It's been awhile since the Wizards played an NBA game at Verizon Center. It was April 11 to be exact when they closed out the home schedule with a win over an undermanned Boston team. The Wizards would finish the disappointing 2010-11 season two days later with a loss at Cleveland.
That seems like a lifetime ago as a lot has changed since the end of that 59 loss season.
The first big move was the well-publicized color scheme switch. The Wizards didn't get rid of their their name but they essentially went back to the old red, white and blue look of the Washington Bullets with an unveiling in May. It was a welcome change from the drab teal and white uniforms the team had worn since 1997.
The next move came in June when the Wizards drafted forward Jan Vesely out of the Czech Republic with the 6th overall pick, and later they took forward Chris Singleton at 18. The Wizards wanted to get faster and more defensive and they think they helped fill that need by taking those two players in the first round. In the second round, the Wiz selected college star Shelvin Mack from Butler, who they hope can develop into a solid backup guard to John Wall.
From July until November, there was nothing new, obviously, because of the lockout. After a new labor deal was finally struck in late November, the Wizards and their rebuilding project could finally get up and running again.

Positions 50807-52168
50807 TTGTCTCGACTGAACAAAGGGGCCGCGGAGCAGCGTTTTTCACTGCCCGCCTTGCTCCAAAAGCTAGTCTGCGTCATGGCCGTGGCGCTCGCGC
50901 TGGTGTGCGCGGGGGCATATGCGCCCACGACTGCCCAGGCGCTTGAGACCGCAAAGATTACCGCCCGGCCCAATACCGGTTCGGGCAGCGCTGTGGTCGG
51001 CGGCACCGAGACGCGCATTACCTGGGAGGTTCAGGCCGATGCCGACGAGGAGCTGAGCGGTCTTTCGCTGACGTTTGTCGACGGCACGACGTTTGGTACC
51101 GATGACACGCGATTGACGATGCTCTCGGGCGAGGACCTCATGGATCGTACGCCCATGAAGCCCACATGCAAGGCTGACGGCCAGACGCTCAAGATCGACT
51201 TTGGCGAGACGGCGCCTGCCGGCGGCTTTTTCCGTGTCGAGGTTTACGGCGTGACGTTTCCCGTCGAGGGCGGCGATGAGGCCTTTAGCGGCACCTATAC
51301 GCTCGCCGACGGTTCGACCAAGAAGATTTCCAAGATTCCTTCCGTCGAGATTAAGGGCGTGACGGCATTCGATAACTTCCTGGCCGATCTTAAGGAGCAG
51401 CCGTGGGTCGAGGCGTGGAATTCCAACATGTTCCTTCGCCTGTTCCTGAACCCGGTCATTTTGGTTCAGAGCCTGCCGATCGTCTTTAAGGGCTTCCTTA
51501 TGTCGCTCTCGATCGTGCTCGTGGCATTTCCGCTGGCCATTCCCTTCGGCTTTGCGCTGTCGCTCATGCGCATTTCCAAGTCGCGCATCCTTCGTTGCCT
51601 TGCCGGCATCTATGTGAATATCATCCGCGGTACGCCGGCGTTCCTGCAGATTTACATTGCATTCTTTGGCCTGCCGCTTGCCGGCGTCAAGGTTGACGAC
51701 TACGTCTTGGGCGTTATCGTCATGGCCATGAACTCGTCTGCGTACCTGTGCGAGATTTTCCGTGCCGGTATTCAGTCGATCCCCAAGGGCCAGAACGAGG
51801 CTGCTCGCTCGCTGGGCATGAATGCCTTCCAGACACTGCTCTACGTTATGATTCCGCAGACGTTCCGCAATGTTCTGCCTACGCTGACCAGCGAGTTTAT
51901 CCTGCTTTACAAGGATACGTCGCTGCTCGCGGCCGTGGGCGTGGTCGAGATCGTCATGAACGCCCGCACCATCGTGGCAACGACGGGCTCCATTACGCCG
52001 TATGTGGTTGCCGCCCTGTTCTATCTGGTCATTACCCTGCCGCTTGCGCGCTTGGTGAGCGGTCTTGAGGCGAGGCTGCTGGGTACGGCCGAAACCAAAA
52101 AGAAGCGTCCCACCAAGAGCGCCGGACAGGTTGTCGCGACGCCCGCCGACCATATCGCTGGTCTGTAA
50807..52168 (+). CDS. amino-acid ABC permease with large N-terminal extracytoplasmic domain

Now, with the long off-season almost over, is the rebuilding effort really beginning? Listening to veterans like Andray Blatche and JaVale McGee at training camp, they say they are ready to turn this team around -- and it starts with each of them being more professional.
The Wizards kept Rashard Lewis and added veterans Roger Mason, Jr. and Rony Turiaf for leadership purposes to keep younger players in check. A whopping eight players on the roster are under 23 years of age.
With John Wall clearly inserted as the team leader, we will get our first glimpse of the literally new look Wizards Friday night against Philadelphia.